1. ## recursive 2D arrays

void matrixfunc( int a[5][5])

I would like to be able to pass the array a with the dimension constants 5 and 5 as variables rather than constants, similiar to:

void matrixfunc( int a[size]a[size] )

where size will be change within matrixfunc itself. the line of code size = size - 1 will occur somewhere within the function in order to decrease the size of the array.

Is there some kind of fix that allows me to pass 2 D arrays without the size of the array being a constant.

Ultimately, I would like to use void matrixfunc( int a[][]) in my recursion, but I know already that i am unable to do this.

2. >Is there some kind of fix that allows me to pass 2 D arrays
>without the size of the array being a constant.
Yes, you can pass the array as a pointer to a pointer and define the size for the compiler manually in the function. You *really* don't want to do this though, take my word for it. The best option in this case would be to wrap the array in a struct and pass the struct. That way you don't have to worry about the size of the array while avoiding the freaky notation of passing multidimensional arrays.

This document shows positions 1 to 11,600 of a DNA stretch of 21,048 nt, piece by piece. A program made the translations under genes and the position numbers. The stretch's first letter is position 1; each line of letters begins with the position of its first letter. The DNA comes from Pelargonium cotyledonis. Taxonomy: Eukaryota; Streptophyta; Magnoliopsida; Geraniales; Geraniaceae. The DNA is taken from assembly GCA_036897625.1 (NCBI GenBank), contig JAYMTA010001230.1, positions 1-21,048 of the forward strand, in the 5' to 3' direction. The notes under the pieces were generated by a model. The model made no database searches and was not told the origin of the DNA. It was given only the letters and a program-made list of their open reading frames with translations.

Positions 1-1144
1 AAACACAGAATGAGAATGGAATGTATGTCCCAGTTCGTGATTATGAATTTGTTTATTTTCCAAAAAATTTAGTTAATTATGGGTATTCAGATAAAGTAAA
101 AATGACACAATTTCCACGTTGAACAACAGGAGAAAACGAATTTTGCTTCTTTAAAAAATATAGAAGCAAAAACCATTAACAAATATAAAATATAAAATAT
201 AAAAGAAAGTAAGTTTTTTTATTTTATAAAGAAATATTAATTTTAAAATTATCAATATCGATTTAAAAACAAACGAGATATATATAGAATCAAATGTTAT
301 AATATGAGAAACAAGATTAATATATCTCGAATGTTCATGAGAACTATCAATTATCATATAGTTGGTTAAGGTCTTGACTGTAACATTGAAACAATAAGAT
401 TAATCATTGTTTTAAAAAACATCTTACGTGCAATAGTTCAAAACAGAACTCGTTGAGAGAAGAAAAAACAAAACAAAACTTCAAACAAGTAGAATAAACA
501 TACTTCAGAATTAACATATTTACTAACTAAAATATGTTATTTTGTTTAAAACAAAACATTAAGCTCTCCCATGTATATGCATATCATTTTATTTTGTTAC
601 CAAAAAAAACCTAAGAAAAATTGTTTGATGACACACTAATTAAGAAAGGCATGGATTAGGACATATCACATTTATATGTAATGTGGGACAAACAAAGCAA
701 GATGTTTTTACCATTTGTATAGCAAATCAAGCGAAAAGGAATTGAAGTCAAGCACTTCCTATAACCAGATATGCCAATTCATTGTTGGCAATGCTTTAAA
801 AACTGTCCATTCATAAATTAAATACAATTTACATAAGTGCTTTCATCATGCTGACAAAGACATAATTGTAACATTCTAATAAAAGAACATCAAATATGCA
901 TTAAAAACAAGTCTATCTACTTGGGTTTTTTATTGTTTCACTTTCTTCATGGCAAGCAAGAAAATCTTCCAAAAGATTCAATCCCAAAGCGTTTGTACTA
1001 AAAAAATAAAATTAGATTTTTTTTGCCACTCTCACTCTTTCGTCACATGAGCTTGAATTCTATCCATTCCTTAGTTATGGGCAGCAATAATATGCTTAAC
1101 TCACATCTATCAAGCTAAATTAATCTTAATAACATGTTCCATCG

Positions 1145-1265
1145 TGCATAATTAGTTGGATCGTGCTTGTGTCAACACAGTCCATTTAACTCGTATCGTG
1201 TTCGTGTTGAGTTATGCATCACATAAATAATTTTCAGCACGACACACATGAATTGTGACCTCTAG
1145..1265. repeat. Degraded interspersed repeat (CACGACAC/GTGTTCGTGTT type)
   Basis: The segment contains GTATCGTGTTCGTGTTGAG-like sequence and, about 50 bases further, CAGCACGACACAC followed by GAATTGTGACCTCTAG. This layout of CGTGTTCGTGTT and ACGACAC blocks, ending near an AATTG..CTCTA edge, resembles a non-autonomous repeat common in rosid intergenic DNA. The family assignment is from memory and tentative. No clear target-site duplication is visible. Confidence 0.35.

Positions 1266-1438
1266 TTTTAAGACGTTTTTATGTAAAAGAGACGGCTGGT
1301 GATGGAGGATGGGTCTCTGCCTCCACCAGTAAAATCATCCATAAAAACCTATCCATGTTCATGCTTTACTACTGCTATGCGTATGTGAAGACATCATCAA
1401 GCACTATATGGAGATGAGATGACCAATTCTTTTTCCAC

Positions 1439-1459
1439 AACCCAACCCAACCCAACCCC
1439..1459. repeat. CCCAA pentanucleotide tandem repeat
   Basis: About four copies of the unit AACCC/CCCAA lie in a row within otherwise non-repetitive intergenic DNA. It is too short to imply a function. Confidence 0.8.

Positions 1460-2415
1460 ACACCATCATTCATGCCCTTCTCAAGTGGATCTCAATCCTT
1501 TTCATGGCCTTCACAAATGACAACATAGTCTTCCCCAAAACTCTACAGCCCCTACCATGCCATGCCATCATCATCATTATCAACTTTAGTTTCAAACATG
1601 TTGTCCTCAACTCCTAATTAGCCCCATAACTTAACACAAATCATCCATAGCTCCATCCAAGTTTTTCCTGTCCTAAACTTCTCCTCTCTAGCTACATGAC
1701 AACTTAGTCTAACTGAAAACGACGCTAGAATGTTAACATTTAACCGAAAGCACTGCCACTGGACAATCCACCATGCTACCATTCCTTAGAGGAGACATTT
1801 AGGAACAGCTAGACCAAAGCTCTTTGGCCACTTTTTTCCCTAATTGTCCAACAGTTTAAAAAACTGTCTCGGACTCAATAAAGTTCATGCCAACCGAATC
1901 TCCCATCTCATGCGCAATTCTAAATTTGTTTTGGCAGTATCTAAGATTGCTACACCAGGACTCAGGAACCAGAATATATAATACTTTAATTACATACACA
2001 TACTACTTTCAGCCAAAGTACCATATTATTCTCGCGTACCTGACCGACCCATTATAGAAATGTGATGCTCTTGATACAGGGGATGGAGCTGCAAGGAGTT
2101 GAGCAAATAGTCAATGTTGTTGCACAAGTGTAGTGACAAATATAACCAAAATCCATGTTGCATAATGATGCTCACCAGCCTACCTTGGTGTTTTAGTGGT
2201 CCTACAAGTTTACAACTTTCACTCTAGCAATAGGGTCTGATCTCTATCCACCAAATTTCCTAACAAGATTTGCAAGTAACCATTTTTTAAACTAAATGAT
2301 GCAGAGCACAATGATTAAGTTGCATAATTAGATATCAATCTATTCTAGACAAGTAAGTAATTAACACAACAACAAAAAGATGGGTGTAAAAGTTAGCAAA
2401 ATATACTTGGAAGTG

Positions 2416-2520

-Prelude

3. I'm assuming that the initial call to this function will always start with arrays of the same size.
Code:
```#define SIZE 5
void foo ( int arr[SIZE][SIZE], int size ) {
int r, c;
if ( size == 0 ) return;
for ( r = 0 ; r < size ; r++ ) {
for ( c = 0 ; c < size ; c++ ) {
foo( arr, size-1 );
}
}
}

int main() {
int a[SIZE][SIZE];
foo( a, SIZE );
return 0;
}```
Each recursive call to foo 'removes' the last row and last column from being processed.
The array is passed as a pointer, so all you're doing is just using less of the memory you're pointing at each time around.

If you want to shrink the array to some corner other than [0][0], then that's easy enough to achieve with a few extra parameters to define the effective bounds of the array.